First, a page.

Fully revised and updated with over 100 beautiful maps, charts and graphs, and a narrative packed with facts this outstanding book examines the main changes that have occurred in Ireland and among the Irish abroad over the past two millennia.
The English Civil War is a subject which continues to excite enormous interest throughout the world. This atlas consists of over fifty maps illustrating all the major - and many of the minor - bloody campaigns and battles of the War, including the campaigns of Montrose, the battle of Edgehill and Langport. Providing a complete introductory history to the turbulent period, it also includes: * maps giving essential background information * detailed accompanying explanations * a useful context to events.
The study of Irish history, once riven and constricted, has recently enjoyed a resurgence, with new practitioners, new approaches, and new methods of investigation. The Oxford Handbook of Modern Irish History represents the diversity of this emerging talent and achievement by bringing together 36 leading scholars of modern Ireland and embracing 400 years of Irish history, uniting early and late modernists as well as contemporary historians. The Handbook offers a set of scholarly perspectives drawn from numerous disciplines, including history, political science, literature, geography, and the Irish language. It looks at the Irish at home as well as in their migrant and diasporic communities. The Handbook combines sets of wide thematic and interpretative essays, with more detailed investigations of particular periods. Each of the contributors offers a summation of the state of scholarship within their subject area, linking their own research insights with assessments of future directions within the discipline. In its breadth and depth and diversity, The Oxford Handbook of Modern Irish History offers an authoritative and vibrant portrayal of the history of modern Ireland.
Purgatory in Catholic Devotional and Popular Culture
Author: Diana Walsh Pasulka
Publisher: Oxford University Press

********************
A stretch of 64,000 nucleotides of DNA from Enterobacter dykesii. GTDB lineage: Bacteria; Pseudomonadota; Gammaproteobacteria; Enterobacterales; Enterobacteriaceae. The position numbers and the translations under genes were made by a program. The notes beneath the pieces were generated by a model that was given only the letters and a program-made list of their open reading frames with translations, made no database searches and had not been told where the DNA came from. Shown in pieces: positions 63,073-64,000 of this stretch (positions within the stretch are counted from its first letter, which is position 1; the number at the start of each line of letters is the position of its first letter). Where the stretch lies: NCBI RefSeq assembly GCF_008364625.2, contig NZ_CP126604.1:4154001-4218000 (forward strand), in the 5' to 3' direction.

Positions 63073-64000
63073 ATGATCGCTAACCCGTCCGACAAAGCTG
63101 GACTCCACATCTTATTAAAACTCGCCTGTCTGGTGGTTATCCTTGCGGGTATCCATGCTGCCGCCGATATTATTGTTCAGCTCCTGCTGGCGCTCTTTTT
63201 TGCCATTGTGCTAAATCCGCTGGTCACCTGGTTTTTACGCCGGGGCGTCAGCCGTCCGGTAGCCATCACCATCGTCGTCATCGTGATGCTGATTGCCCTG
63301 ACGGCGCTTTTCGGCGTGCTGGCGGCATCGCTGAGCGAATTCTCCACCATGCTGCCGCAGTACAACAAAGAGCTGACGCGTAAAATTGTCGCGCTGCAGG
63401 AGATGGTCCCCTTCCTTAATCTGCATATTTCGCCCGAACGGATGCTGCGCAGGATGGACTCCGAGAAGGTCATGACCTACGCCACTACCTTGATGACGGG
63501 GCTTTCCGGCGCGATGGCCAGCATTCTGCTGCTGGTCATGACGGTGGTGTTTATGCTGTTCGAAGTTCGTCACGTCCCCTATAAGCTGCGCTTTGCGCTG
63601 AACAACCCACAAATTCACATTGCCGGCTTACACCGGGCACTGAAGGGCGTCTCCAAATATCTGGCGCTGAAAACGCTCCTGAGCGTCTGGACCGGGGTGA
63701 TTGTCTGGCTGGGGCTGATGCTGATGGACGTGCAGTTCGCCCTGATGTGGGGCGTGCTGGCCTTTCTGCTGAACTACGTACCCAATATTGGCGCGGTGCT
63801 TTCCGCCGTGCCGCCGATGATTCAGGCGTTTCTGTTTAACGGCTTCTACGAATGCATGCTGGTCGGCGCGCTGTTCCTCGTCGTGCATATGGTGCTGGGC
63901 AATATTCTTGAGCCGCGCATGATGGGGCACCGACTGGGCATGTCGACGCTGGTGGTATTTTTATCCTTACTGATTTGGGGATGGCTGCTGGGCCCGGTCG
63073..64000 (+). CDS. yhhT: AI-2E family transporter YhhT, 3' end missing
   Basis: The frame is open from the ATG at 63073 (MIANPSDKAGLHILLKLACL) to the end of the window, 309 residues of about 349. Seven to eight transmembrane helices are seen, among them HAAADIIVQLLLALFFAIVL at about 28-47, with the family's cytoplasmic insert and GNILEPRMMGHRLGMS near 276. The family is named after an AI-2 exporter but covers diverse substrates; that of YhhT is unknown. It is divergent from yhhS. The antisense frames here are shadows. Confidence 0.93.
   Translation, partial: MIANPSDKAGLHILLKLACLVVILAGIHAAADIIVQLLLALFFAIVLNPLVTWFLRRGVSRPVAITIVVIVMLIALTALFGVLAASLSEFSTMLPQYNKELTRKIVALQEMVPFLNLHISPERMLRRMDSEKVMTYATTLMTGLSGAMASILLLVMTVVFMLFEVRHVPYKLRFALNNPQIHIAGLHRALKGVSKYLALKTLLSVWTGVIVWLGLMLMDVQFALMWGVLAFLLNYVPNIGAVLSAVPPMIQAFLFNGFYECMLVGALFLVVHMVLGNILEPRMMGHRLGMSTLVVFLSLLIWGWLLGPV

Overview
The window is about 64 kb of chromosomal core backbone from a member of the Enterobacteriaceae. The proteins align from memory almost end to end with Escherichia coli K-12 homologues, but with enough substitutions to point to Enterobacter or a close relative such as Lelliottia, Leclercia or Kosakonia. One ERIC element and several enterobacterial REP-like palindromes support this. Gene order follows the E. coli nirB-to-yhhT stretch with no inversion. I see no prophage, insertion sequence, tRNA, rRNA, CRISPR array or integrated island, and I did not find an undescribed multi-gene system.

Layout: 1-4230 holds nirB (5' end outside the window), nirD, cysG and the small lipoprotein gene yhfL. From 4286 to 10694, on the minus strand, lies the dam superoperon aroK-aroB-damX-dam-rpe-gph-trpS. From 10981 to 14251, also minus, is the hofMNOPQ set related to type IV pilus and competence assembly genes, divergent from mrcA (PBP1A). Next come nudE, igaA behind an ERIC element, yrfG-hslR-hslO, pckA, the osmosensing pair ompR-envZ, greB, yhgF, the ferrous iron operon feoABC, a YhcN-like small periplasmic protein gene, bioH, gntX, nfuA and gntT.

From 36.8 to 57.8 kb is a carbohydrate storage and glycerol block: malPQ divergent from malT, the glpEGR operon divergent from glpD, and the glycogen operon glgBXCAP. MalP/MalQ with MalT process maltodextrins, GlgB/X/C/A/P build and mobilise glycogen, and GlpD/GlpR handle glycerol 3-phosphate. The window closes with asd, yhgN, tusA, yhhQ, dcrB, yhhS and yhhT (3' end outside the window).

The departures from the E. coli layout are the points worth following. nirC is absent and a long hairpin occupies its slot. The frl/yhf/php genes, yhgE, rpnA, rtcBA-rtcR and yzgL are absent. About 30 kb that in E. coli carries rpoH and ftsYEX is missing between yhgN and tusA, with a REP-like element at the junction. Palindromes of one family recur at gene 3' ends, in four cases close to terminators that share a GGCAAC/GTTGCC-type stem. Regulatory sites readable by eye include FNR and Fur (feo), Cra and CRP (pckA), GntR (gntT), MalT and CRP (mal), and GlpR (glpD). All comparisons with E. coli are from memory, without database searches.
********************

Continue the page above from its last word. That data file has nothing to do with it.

After purgatory was officially defined by the Catholic Church in the thirteenth century, its location became a topic of heated debate and philosophical speculation: Was purgatory located on the earth, or within it? Were its fires real or figurative? Diana Walsh Pasulka offers a groundbreaking historical exploration of spatial and material concepts of purgatory, beginning with scholastic theologians William of Auvergne and Thomas Aquinas, who wrote about the location of purgatory and questioned whether its torments were physical or solely spiritual. In the same period, writers of devotional literature located purgatory within the earth, near hell, and even in Ireland. In the early modern era, a counter-movement of theologians downplayed purgatory's spatial dimensions, preferring to depict it in abstract terms--a view strengthened during the French Enlightenment, when references to purgatory as a terrestrial location or a place of real fire were ridiculed by anti-Catholic polemicists and discouraged by the Church. The debate surrounding purgatory's materiality has never ended: even today members of post-millennial ''purgatory apostolates'' maintain that purgatory is an actual, physical place. Heaven Can Wait provides crucial insight into the theological problem of purgatory's materiality (or lack thereof) over the past seven hundred years.
From the Ulster Crisis to the formation of the Irish Free State
Author: Richard Killeen
Publisher: Gill & Macmillan Ltd
The years of the Irish revolution were the crucible of modern Ireland. Richard Killeen's authoritative survey of the period is an ideal introduction to this tumultuous time. The Irish revolution began with the Ulster crisis of 1912 followed by the Irish Nationalist Party securing the passage of the Home Rule Act in 1914. By then, however, the Great War had broken out: the Act was suspended for the duration of the war, with the violent Ulster opposition to it still unresolved. But the war changed everything. Over thirty thousand Irish troops died. A radical nationalist minority rebelled against British rule at Easter 1916, an event that established itself as the foundation date of a new, more assertive nationalism. In 1918 Sinn Féin supplanted the old Nationalist party and formed its own assembly in Dublin. At the same time the IRA began an armed campaign against British Rule. By 1922, Britain had withdrawn from twenty-six of the thirty-two counties of Ireland which now constituted the Irish Free State. The Ulster problem had, however, never been resolved. The result was partition and the establishment of two states on the island — something unthinkable fifteen years earlier. A Short History of the Irish Revolution, 1912 to 1927: Table of Contents Ulster Crisis Nationalism Before 1916> The Rising and the War From the Rising to Partition Partition and the Treaty Two States
An introduction to the rise and fall of the British Empire A new addition to Penguin?s bestselling series of historical atlases, The Penguin Historical Atlas of the British Empire traces the emergence of the world?s greatest empire, from its earliest beginnings in the British Isles through its ascendancy in Victorian times to its ultimate collapse in the mid-twentieth century. It examines the impact of British dominance throughout the world and the legacy it has bestowed. --Richly illustrated with photographs, artwork re-creations, and over 150 full-color maps --Contains a timeline and a table of imperial territories